How to Maintain a Daily Writing Routine

Prioritizing songwriting is hard, especially when your to-do list is eight miles long and work has you exhausted.

Scheduling songwriting on your calendar is a great first step in taking your craft more seriously and improving your chances of actually writing. But you’ll still run into what Steven Pressfield, in his book The War of Art, calls “Resistance.” Meetings come up, appointments get rescheduled, your guitar string breaks. And that’s just external resistance. The internal? Some days you won’t feel like writing; you’ll grow bored of the song you’re working on. Instead of writing, you watch Netflix or scroll social media.

Thankfully, there’s an even better way to prioritize songwriting.

Make it a habit.

A habit is better because it’s not restricted to a time frame or your mood. You know how you put your seatbelt on as soon as you close your car door? Why do you always do that? It’s not like some days you say, “Aw…I just don’t feel like it today. I’m not in the mood.”

You do it because you’ve formed what Charles Duhigg, author of The Power of Habit, calls a habit loop.

A habit loop is comprised of three parts: a cue, a routine, and a reward. The cue is what triggers your brain to take the next action: the routine. And the reward will determine how likely you are to start the loop all over again.

So in the case of buckling your safety belt, here’s what it looks like:

  • Cue: car door closes
  • Routine: fasten seatbelt
  • Reward: feeling/being safer

This explains why, growing up in a small town, we rarely wore our seatbelts. We were usually driving slow and not very far. The reward of feeling safer wasn’t strong enough to make a habit loop. Had we lived in a big city and frequented the interstate, my guess is the habit would have stuck.

As for songwriting, if you want to make it a habit, here’s what you do.

Step 1: Establish a cue.

Remember, the cue is what will trigger the event (aka: songwriting).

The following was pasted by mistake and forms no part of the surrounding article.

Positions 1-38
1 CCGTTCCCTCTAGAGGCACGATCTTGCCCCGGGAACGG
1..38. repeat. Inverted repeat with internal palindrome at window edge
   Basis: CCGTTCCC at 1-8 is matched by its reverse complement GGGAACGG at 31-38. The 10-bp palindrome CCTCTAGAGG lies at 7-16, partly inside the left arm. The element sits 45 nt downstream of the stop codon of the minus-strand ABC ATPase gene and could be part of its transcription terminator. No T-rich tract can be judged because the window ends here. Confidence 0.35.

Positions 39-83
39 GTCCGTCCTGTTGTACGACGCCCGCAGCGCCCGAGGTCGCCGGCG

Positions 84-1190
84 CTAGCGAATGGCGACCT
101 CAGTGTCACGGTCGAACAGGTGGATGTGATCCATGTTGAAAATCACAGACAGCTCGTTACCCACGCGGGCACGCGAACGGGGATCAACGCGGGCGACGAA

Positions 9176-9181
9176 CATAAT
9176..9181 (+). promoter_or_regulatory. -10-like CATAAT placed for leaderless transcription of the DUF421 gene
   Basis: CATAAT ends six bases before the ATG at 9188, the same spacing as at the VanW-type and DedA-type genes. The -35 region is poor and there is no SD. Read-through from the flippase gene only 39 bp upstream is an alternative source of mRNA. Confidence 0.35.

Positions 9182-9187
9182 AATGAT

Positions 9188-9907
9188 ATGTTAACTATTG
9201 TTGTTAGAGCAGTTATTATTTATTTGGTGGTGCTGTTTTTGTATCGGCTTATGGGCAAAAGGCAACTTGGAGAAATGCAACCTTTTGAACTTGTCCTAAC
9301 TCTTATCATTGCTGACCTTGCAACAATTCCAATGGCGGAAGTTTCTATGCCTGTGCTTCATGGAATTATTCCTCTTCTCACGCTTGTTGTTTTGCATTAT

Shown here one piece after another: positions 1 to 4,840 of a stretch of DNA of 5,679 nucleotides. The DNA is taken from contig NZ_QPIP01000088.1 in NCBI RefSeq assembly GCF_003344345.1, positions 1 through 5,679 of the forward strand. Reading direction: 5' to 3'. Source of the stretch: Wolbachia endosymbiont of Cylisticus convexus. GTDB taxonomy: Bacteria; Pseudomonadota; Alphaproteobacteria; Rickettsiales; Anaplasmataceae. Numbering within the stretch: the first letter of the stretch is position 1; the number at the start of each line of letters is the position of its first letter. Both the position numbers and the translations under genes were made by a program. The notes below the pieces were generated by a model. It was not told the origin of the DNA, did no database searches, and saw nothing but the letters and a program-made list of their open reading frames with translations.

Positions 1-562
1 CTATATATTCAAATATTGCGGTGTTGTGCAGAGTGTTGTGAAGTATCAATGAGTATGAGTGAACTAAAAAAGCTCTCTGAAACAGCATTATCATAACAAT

I’ve found that the best way to find a cue is to examine your existing habits. Whether you realize it or not, you have tons of existing habits to choose from. Whether it’s brushing your teeth, taking out the garbage, or putting your kids to bed, pick one and see how it goes.

Step 2: Establish your routine.

Let’s say you’re going to use “taking out the trash” as a cue. What will you do next? Will you go inside to the living room and sit down at the piano? Will you go to your home office and pick up the guitar? How long will you write? Answer these questions to make sure you have a plan.

Step 3: Savor the reward and repeat the process.

Songwriting should be the reward in and of itself, but, as you know, songwriting is difficult and not always fun. You’ll be dealing with your inner critic, you’ll be struggling with lyrics. Even so, I believe the reward to be worth it. After all, you’re creating something out of nothing; you’re addressing your inherent need to express and be creative. Whether the songwriting session is fun or not, the effect, at the very least, is a feeling of pride from doing the work. At best, it’s better than any drug.

Here’s an example of what a habit loop might look like:

  • Cue: Take out the trash
  • Routine: Go to home office, sit down with guitar, and write for 20 minutes
  • Reward: Feel pride in the progress of your song

Now, repeat the steps until it forms a habit loop, and I’ll see you out there!


P.S. If you’re interested in learning how to choose the best existing habits, check out my course The Songwriting Habit, where I show students the 4-Question Test.

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